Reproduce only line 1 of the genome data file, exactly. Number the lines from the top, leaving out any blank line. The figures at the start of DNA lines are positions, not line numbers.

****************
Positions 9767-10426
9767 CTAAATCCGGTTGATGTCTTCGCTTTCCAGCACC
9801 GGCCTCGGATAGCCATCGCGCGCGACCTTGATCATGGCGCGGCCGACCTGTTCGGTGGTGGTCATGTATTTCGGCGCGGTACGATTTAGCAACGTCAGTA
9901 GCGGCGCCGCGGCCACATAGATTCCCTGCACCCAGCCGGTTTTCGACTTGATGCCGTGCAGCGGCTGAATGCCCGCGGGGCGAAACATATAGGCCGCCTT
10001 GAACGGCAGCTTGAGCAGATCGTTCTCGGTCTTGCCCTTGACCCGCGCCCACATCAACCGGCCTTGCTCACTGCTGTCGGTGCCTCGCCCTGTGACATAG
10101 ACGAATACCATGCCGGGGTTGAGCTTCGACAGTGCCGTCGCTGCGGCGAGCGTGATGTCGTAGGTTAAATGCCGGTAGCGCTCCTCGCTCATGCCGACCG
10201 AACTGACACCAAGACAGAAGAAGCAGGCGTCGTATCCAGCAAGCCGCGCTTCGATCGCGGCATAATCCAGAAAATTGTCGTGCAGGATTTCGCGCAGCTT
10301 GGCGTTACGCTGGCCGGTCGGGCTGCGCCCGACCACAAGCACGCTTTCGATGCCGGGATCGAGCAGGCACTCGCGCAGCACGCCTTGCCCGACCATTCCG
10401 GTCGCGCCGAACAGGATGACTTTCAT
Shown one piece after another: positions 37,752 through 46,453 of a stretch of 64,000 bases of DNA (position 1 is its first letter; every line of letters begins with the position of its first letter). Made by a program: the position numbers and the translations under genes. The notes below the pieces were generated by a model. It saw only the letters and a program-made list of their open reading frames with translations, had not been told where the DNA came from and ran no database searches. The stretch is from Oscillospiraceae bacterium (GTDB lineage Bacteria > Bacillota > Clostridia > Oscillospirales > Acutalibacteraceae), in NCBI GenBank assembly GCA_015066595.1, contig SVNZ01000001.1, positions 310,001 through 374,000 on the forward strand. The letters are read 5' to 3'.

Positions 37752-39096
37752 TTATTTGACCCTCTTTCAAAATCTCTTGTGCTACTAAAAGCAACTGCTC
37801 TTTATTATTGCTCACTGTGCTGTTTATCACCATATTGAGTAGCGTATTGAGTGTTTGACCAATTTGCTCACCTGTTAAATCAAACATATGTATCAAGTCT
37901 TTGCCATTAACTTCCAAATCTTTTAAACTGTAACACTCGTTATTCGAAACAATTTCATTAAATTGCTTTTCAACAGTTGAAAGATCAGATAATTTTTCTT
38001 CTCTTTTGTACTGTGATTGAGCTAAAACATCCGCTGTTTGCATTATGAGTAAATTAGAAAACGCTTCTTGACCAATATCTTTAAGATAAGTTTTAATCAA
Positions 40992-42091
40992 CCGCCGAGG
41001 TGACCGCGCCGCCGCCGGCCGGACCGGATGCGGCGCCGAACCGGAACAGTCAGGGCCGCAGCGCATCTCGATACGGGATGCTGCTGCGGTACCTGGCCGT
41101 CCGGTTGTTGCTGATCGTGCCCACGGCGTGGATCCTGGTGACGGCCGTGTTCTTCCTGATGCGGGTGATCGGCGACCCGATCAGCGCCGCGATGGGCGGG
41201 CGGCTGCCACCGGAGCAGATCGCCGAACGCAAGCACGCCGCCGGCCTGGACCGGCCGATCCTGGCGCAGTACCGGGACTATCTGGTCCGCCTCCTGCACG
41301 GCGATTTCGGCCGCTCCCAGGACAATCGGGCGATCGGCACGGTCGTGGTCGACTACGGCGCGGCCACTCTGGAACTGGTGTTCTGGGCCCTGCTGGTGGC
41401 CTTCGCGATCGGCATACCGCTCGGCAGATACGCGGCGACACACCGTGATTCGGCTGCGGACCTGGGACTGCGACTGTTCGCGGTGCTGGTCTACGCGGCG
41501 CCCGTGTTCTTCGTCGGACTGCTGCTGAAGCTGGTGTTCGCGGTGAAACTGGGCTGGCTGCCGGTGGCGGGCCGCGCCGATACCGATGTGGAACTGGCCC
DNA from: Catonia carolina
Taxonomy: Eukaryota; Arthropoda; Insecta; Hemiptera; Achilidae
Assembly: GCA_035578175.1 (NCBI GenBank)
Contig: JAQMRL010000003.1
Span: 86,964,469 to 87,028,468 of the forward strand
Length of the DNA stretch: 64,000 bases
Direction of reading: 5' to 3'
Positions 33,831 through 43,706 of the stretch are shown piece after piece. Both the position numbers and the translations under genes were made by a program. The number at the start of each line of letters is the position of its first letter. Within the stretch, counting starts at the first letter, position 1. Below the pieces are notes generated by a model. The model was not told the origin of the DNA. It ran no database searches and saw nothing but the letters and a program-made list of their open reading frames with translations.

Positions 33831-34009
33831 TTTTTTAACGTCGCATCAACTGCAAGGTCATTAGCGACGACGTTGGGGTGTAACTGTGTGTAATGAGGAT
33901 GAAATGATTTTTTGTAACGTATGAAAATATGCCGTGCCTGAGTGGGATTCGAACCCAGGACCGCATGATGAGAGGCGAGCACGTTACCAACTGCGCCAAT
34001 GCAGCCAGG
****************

Positions 9767-10426